|Abbott Laboratories' MitraClip--Courtesy of Abbott Laboratories|
After four years, patients with Abbott's ($ABT) MitraClip cardiac device required additional operations, and the benefits of the device were no better than those of traditional mitral valve surgery, a follow-up look at participants in the company's pivotal EVEREST II trial concludes.
The results could present a challenge to Abbott's approval prospects in the U.S., where Abbott is seeking the FDA's blessing to use MitraClip in patients for whom surgery is deemed too risky. Details of the four-year follow-up are published in the Journal of the American College of Cardiology.
As theheart.org reports, lead study author Dr. Laura Mauri of Brigham and Women's Hospital in Boston was diplomatic, telling the publication that the trial "provides useful information about the long-term durability of the device," and that it showed MitraClip patients "have stable results" on par with surgery over at least the first three years after. MitraClip is designed to clip together parts of the mitral valve to help blood pump more efficiently, addressing a condition known as mitral regurgitation, which can lead to heart failure. It is delivered through the femoral vein in the leg, making it less invasive than straight surgery.
But the fact that the four-year data appears to favor regular mitral valve surgery could be ominous as Abbott awaits a decision from U.S. regulators. An FDA panel of experts voted that MitraClip's use for high-surgical-risk patents was beneficial, but they were mixed on its effectiveness compared to mitral valve surgery. FDA staff argued that in advance of the surgery it wasn't any safer than the surgical option and wanted to delay approval pending Abbott's collection of more trial data.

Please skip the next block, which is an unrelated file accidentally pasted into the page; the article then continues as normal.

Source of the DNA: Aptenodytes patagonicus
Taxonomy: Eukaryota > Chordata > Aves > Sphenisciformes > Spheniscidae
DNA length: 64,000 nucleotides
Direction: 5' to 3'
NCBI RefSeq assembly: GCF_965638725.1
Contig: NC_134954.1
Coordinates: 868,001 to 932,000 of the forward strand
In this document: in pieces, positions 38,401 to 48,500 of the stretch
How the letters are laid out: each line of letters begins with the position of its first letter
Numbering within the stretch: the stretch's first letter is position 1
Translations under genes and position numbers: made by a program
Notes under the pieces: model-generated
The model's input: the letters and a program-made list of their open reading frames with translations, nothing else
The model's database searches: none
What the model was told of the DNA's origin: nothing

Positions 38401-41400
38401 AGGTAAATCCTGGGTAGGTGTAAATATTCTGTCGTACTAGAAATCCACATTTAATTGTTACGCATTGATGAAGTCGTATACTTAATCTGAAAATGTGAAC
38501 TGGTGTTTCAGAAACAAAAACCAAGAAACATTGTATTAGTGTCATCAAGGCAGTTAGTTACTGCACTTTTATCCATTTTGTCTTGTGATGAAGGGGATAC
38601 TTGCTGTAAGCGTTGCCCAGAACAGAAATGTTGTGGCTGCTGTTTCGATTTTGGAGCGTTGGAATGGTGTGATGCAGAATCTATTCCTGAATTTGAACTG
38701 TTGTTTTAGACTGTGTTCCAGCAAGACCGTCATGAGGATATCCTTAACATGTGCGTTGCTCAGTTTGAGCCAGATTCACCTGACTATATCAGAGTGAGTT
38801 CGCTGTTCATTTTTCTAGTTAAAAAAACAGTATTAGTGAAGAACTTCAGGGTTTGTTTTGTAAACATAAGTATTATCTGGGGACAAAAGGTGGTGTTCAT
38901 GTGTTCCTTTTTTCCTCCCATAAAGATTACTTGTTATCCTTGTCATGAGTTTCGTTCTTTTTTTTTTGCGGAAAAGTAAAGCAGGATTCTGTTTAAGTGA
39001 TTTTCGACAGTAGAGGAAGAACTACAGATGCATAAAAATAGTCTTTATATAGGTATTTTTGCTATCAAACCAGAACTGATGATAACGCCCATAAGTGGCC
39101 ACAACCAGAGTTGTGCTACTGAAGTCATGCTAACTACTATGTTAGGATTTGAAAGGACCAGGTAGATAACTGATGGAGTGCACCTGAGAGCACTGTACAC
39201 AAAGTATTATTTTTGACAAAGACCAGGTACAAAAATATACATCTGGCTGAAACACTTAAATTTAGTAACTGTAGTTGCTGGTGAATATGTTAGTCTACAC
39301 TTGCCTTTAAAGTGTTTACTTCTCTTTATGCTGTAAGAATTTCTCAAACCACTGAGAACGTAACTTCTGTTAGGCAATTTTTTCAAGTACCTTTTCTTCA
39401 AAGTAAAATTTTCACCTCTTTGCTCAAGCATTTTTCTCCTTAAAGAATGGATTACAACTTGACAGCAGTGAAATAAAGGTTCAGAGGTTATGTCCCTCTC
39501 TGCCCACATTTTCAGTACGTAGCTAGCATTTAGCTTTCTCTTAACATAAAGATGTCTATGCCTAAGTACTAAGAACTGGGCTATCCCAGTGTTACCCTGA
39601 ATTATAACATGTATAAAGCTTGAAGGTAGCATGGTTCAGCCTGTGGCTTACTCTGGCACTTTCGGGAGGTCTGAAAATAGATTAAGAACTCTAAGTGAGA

After four years, one out of every four patients treated with MitraClip needed additional surgery for mitral-valve problems, versus just 5.5% of patients who endured traditional mitral valve surgery. Also at four years: Patients with MitraClip experienced an effectiveness rate of just under 40%, versus 54% for patients who had surgery, a difference that was not statistically noteworthy, the article explains.
Abbott has argued that data from EVEREST II showed that MitraClip is safer than mitral valve surgery, reduces mortality rates and helped improve patients' quality of life. That has been truer after one year, at least in terms of safety, according to the story, but that advantage evens out later on.